Masi Brunello: Checkpoint

Masi Brunello: Checkpoint – by Grannygear

To begin with, I rode the Masi Brunello GRX22 just as I received it, (See intro post linked there), only adding pedals and a computer mount (and cages of course). I was immediately impressed with how it felt under rough roads and how it responded to pedaling input. Aluminum really has come a long ways.

The Masi Brunello as it was modded by Grannygear
The Masi Brunello as it sits now after Grannygear swapped out a few items.

However I found the 110 stem to be a bit long, not for reach issues, but just how it weighted the front end and moved me forward over the front wheel under faster and rougher sections. I also was not too crazy about the stock saddle, but I won’t make much of that as saddles are such a personal choice. The stock carbon seat post is really stiff, yielding barely at all under bump forces, so in order to remove any minor issues that would take away from the review impressions, I just swapped my entire saddle and seat post off of the Lynskey.  

The Redshift Sports ShockStop Stem Grannygear put on the Masi Brunello
The Redshift ShockStop Stem- Grannygear thinks every gravel bike should have one.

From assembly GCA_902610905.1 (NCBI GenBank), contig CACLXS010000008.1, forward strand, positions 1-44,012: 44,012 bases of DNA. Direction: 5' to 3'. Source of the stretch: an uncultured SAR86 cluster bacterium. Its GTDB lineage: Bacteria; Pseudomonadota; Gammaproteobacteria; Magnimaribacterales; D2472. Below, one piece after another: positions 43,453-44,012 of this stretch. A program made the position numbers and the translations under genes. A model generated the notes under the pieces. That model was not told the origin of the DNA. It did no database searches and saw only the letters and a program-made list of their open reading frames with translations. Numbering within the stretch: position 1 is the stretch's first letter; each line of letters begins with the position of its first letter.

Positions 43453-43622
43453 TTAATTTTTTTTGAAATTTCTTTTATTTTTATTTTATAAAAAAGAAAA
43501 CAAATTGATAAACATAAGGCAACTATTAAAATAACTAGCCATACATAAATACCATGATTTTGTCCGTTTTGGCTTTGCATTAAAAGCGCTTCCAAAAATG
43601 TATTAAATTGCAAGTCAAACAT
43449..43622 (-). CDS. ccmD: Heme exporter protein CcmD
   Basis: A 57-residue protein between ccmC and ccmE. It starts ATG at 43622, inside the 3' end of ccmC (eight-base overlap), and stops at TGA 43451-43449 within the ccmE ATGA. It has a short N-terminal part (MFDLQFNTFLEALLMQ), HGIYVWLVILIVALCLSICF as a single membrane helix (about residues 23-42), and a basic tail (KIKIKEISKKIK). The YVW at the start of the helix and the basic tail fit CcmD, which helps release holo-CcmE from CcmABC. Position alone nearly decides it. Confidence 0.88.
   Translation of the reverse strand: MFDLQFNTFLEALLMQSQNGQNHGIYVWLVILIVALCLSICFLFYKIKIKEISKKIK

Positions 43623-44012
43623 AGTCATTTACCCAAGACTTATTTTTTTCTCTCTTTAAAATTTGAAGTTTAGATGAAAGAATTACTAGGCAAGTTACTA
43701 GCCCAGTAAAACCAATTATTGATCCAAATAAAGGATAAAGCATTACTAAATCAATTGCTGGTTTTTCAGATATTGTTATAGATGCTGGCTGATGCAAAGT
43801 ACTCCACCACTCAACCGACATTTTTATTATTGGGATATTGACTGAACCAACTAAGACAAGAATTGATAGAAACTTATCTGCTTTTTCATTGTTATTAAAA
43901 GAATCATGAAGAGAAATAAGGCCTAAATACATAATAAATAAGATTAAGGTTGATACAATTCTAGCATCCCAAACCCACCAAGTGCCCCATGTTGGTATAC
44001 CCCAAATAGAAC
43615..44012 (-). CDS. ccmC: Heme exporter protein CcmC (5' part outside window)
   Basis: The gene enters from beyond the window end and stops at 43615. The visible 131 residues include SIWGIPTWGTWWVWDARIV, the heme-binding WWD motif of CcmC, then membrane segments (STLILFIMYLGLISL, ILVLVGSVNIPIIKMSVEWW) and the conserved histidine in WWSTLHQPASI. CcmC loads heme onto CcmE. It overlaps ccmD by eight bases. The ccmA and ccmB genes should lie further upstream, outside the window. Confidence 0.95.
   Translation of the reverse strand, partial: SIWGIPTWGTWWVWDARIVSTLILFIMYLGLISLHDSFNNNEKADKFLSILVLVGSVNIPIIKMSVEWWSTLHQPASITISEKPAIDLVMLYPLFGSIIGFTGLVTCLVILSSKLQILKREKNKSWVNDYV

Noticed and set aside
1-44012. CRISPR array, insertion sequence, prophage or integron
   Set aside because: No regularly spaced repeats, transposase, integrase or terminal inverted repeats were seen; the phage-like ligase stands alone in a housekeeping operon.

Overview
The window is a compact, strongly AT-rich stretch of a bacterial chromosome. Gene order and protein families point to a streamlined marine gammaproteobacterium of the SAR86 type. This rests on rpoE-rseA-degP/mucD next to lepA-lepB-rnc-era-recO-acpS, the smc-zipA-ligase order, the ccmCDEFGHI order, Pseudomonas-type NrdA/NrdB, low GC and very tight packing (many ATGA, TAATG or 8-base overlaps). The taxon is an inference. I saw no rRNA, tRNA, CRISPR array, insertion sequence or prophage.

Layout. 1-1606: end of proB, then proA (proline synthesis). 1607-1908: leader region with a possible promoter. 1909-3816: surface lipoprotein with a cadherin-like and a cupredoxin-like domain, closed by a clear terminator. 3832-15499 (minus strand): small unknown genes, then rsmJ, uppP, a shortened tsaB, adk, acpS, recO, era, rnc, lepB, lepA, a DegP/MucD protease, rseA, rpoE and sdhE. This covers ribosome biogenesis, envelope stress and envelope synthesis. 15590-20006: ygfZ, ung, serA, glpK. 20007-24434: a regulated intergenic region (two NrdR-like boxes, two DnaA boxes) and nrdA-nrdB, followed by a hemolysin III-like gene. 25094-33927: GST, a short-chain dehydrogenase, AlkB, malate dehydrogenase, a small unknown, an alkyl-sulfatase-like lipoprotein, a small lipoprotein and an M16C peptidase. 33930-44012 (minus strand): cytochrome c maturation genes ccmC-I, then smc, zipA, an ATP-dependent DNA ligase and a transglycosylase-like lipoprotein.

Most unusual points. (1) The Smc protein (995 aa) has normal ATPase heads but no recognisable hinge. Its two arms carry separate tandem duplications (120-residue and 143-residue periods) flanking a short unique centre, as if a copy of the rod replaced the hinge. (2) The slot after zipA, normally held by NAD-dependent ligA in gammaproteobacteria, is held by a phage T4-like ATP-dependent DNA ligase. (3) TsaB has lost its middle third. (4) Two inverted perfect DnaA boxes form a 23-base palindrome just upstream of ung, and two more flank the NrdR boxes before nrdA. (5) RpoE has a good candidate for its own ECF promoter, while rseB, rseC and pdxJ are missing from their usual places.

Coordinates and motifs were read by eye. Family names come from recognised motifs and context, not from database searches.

And since I wanted a shorter stem, I swapped to a Redshift Shockstop stem in a 90mm length. I found, like with pretty much all gravel bikes I have ridden, that the carbon forks in this modern age are very stiff riding and transmit a lot of impacts to my aging wrists and shoulders. The Redshift stem should come standard on every gravel bike with a rigid fork…OK…NOT the Diverge.

I really should have used a 100mm stem as I think that would have been better for this bike. It has a 44cm wide bar, not the 46cm width that I use for gravel. But it’s good enough. The shorter stem took away a bit of that ‘roadie feel’, which might be good or bad, depending on your desires. If I was speed centered or was on smoother roads then I would have kept the 110 stem.

The Panaracer Gravel King tire shown on the Masi Brunello
The Panaracer Gravel King SK tires replaced the stock Kendas.

Now then, the tires. The stock Kenda Flintridge tires look like a pretty good dirt based tire that should roll well enough on the road but I found them appallingly slow on pavement. I could hear the small knobs ‘grrrriiiippp’ and distort as I rode. Not for me. I do too much road in between gravel-time to have a slow tire. Now then, if I were only on dirt, different story. They seem to have tons of grip and they were designed to be durable. I set them aside.